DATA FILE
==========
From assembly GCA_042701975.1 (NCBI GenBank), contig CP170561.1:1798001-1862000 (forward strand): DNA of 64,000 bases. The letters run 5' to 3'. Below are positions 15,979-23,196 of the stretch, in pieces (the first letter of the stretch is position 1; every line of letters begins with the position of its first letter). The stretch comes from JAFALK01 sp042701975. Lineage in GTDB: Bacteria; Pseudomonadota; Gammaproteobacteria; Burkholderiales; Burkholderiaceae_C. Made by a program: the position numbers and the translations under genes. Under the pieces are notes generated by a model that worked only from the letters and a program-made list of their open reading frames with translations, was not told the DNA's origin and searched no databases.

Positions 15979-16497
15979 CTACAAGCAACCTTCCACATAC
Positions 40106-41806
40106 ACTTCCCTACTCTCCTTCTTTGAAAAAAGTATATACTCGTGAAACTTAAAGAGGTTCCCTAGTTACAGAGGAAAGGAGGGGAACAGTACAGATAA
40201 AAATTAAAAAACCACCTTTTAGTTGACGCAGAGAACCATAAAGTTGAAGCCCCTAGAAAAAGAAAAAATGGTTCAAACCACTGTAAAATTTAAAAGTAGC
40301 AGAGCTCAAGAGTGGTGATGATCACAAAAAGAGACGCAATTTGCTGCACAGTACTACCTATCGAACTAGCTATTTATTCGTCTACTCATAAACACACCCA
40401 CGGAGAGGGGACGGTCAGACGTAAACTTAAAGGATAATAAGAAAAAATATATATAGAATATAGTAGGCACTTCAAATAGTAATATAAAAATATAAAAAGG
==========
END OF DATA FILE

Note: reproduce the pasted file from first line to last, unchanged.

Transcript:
From assembly GCA_042701975.1 (NCBI GenBank), contig CP170561.1:1798001-1862000 (forward strand): DNA of 64,000 bases. The letters run 5' to 3'. Below are positions 15,979-23,196 of the stretch, in pieces (the first letter of the stretch is position 1; every line of letters begins with the position of its first letter). The stretch comes from JAFALK01 sp042701975. Lineage in GTDB: Bacteria; Pseudomonadota; Gammaproteobacteria; Burkholderiales; Burkholderiaceae_C. Made by a program: the position numbers and the translations under genes. Under the pieces are notes generated by a model that worked only from the letters and a program-made list of their open reading frames with translations, was not told the DNA's origin and searched no databases.

Positions 15979-16497
15979 CTACAAGCAACCTTCCACATAC
Positions 40106-41806
40106 ACTTCCCTACTCTCCTTCTTTGAAAAAAGTATATACTCGTGAAACTTAAAGAGGTTCCCTAGTTACAGAGGAAAGGAGGGGAACAGTACAGATAA
40201 AAATTAAAAAACCACCTTTTAGTTGACGCAGAGAACCATAAAGTTGAAGCCCCTAGAAAAAGAAAAAATGGTTCAAACCACTGTAAAATTTAAAAGTAGC
40301 AGAGCTCAAGAGTGGTGATGATCACAAAAAGAGACGCAATTTGCTGCACAGTACTACCTATCGAACTAGCTATTTATTCGTCTACTCATAAACACACCCA
40401 CGGAGAGGGGACGGTCAGACGTAAACTTAAAGGATAATAAGAAAAAATATATATAGAATATAGTAGGCACTTCAAATAGTAATATAAAAATATAAAAAGG